Edward returns to England - Assisted by Burgundy - Edward's Pretended Renunciation of the Crown - His March to London - Again proclaims himself King - Joined by Clarence - Battle of Barnet - Margaret and the Prince of Wales land in England - Battle of Tewkesbury - Death of Henry VI. - Political Calm - Rivalry of Clarence and Gloucester - Edward contemplates an Invasion of France - Deserted by his Allies - Interview with Louis of France - He and his Courtiers become Pensioners of France - Discontent of his Subjects - The King's Dissipated Life - Deaths of the Dukes of Burgundy and St. Pol - Murder of Clarence - War with Scotland - Death of Edward IV.
  • Chapter: II. Reign of Edward V
    Edward V. Proclaimed - The Two Parties of the Queen and of Gloucester - Struggle in the Council - Gloucester's Plans - The Earl Rivers and his Friends imprisoned - Gloucester secures the King and conducts him to London - Gloucester made Protector - Sudden Seizure and Execution of Lord Hastings - Execution of the Queen's Brother and Son, Earl Rivers and Lord Grey, and of Sir Thomas Vaughan - The Duke of York taken from the Queen and conveyed to the Tower - Penance of Jane Shore - Gloucester pronounces the two young Princes illegitimate - Murder of the King and the Duke of York - Gloucester seizes the Crown.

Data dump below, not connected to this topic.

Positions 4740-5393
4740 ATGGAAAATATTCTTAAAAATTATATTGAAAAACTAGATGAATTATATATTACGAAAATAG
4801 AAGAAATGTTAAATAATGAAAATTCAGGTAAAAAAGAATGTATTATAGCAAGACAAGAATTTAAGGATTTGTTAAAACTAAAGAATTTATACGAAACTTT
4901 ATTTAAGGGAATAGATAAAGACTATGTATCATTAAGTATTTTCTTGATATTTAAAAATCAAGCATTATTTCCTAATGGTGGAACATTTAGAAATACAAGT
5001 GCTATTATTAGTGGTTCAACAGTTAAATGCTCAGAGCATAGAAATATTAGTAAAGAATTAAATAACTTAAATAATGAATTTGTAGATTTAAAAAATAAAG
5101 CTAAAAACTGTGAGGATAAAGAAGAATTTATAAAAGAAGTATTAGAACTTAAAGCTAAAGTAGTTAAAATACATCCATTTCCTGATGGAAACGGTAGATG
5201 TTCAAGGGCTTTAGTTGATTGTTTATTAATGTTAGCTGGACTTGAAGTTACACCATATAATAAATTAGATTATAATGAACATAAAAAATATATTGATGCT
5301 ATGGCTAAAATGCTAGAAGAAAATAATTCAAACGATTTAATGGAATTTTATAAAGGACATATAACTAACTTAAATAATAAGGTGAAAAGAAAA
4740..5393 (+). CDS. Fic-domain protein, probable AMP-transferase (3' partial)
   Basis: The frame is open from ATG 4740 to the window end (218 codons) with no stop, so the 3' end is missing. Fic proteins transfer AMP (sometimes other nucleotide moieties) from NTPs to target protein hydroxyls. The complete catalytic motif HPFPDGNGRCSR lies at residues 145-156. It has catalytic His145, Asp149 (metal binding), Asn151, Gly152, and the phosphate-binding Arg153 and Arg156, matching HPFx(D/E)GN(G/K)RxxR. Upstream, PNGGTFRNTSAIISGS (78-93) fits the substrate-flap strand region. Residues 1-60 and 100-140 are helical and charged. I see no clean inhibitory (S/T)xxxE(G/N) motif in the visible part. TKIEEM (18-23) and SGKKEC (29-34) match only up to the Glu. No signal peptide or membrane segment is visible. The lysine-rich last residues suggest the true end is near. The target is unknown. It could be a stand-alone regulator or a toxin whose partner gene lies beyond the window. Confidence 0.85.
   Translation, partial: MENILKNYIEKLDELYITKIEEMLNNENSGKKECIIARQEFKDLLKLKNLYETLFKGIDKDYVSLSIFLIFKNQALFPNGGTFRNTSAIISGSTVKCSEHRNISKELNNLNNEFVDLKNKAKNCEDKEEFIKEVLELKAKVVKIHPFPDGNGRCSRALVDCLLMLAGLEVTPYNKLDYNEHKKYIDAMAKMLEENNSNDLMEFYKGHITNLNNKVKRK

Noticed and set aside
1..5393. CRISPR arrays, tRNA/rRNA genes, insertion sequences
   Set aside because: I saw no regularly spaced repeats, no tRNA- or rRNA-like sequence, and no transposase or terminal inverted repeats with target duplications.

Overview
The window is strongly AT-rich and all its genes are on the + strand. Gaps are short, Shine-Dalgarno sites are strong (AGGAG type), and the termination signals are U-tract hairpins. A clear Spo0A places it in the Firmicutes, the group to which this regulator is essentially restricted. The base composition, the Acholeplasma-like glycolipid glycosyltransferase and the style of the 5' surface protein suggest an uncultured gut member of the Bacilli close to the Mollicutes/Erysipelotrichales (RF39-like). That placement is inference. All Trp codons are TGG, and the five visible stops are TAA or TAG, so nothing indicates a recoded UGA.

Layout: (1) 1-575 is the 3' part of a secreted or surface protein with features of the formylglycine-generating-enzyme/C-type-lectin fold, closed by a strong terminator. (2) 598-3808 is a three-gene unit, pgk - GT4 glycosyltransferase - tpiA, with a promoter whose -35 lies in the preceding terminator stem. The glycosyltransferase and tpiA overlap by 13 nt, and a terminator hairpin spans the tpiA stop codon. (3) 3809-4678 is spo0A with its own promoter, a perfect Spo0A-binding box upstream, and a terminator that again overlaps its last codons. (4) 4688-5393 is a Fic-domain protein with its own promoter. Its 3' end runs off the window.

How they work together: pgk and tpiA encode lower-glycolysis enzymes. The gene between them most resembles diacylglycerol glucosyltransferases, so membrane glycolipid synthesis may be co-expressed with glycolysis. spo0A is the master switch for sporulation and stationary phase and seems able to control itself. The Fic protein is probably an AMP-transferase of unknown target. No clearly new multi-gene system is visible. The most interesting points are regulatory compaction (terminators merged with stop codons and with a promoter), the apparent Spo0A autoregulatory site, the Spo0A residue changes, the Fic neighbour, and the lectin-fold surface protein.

• Chapter: III. Reign of of Richard III
    Coronation of Richard - Murder of the Two Princes - Richard crowned at York - Buckingham revolts against him - Henry of Richmond attempts to land - Failure of Buckingham's Rising - The Insurgents dispersed, and Buckingham beheaded - Richard's Title confirmed by Parliament - Queen Dowager and her Daughters quit the Sanctuary - Death of Richard's Son and Heir - Proposes to marry his Niece, Elizabeth of York - Richmond lands at Milford Haven - His Progress - The Troubles of Richard - The Battle of Bosworth - End of the Wars of the Roses.
  • Chapter: IV. Years 1399-1485
  • Chapter: V. Reign of Henry VII